“I could pretend that nothing really meant too much
When I look at my china girl
I stumble into town just like a sacred cow
Visions of swastikas in my head
Plans for everyone
Its in the white of my eyes
My little china girl
You shouldn't mess with me…”

Admiring the curvature of the earth from the 433m-high 108th-floor observation deck (admission: CNY 120.- or US$ 19.- per senior citizen) of Canton Tower, the tallest structure in China and the fourth-tallest freestanding structure in the world, which briefly held the title of tallest tower in the world, replacing the CN Tower, before being surpassed by the Tokyo Skytree in 2011 CE.

Travelling back in time at the somewhat overblown Museum of the Mausoleum of the Nanyue King (admission: CNY 15.- or US$ 2.40 per adult) thus (i) gazing in amazement at Zhao Mo’s 2nd century BCE burial suit, made of thousands of tiny jade tiles in order to preserve his royal body, (ii) marvelling at hundreds of outstanding exhibits of 8th century CE Tang Dynasty tri-colour (yellow, green, white) pottery from Luoyang and (iii) feeling drowsy at Mr and Mrs Yeung Wing Tak’s hypnotising collection of 12th century CE ceramic pillows.

Getting away from the hustle and bustle of the city and embarking on a wonderful and relaxing night cruise (2 hours, CNY 58.- or US$ 9.30 per person) on the illuminated Pearl River.

Taking an express bus from Canton’s inter-city bus station to Shenzhen’s busy Lo Wu Bus Terminal (c. 130 km, 2 hours, CNY 68.- or US$ 10.90 per person), reporting the fact to the dismissive Chinese police that Matt’s 6-years old but still perfectly loyal and unboobytrapped Dell laptop computer disappeared mysteriously and without trace from his luggage between Canton and Shenzhen (although in 2011 CE the Chinese regime officially spent more on internal security [US$ 110 billion] than on national defense [US$ 106 billion]), crossing thereafter, fortunately with all our kidneys still inside, the crowded border between Red China and Hong Kong, being issued with a 90-day visit permit for Hong Kong on arrival, free of charge, and, eventually, taking Hong Kong’s efficient Mass Transit Railway (MTR) from the border at Lo Wu straight to Tsim Sha Tsui (for a stiff HKD 38.- or US$ 4.90 per person), located right in the pulsating heart of Kowloon.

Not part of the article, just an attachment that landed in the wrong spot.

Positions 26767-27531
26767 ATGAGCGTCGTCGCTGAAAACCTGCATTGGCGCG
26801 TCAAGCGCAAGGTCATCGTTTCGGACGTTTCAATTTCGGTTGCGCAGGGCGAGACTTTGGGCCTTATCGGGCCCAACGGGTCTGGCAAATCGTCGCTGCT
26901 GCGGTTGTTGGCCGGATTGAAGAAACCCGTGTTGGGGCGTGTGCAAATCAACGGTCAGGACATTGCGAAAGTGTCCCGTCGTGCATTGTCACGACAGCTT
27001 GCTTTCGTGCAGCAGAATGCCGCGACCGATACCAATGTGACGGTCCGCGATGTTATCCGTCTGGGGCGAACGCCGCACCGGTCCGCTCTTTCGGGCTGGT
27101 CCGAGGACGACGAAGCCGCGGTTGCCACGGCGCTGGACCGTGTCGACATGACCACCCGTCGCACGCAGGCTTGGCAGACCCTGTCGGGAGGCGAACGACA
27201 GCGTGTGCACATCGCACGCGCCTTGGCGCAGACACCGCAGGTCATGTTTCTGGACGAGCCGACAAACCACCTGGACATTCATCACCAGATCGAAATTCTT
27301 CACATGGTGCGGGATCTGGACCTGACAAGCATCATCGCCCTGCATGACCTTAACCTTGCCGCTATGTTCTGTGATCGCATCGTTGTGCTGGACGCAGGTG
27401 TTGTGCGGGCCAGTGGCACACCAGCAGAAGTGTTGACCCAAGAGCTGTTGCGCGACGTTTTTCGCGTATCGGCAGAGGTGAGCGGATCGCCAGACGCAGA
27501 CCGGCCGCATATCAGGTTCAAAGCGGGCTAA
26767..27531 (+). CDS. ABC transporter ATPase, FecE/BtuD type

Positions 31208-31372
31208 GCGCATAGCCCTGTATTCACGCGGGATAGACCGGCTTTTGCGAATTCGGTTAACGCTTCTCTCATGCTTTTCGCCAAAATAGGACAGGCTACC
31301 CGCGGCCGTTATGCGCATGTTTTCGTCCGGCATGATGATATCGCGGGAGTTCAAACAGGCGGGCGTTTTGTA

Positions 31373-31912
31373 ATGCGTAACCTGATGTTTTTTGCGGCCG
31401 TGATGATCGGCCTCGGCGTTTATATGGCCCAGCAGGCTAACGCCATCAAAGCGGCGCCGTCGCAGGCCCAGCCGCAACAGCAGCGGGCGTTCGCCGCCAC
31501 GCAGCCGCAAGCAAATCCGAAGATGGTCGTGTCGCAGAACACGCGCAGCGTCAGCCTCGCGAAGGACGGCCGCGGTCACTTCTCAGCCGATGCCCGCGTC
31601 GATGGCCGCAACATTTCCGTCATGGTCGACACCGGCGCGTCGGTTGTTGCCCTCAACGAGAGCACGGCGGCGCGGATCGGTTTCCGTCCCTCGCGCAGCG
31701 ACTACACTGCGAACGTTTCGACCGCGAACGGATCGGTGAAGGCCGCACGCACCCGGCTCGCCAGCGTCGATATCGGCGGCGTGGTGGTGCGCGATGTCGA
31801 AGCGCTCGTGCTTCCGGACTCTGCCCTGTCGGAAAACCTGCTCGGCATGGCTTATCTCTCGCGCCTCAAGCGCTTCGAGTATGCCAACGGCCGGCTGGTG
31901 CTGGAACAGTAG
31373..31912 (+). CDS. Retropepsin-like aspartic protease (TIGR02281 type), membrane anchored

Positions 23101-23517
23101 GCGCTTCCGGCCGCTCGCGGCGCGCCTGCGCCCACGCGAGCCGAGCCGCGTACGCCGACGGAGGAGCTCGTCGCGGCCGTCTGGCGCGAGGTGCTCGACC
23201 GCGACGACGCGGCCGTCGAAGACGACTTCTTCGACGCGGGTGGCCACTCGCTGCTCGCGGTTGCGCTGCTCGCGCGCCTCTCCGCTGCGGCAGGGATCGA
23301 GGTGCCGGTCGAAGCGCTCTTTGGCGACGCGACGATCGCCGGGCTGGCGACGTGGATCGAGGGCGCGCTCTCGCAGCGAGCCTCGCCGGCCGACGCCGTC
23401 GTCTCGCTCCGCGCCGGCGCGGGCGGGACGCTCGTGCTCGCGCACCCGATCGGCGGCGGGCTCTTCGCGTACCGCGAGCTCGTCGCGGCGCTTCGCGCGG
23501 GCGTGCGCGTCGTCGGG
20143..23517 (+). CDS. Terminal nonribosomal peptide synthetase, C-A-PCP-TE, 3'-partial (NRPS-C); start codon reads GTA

Click below for more blog posts about our visits to big celestial cities
13 Dec - 17 Dec 2012 Hong Kong
03 Jul - 31 Jul 2012 Beijing
02 Jun - 01 Jul 2012 Toronto
05 May - 01 Jun 2012 Taipei
10 Apr - 14 Apr 2009 Singapore

Click below for a summary of this year's travels

Visit the Konni & Matt Online Albums and order high-res travel photos

Recommended books - click below for your Amazon order from the United States:
For Amazon schnaeppchens from Germany, please click here 
For Amazon bargains from Canada, please click here 
For Amazon bargains from the United Kingdom, please click here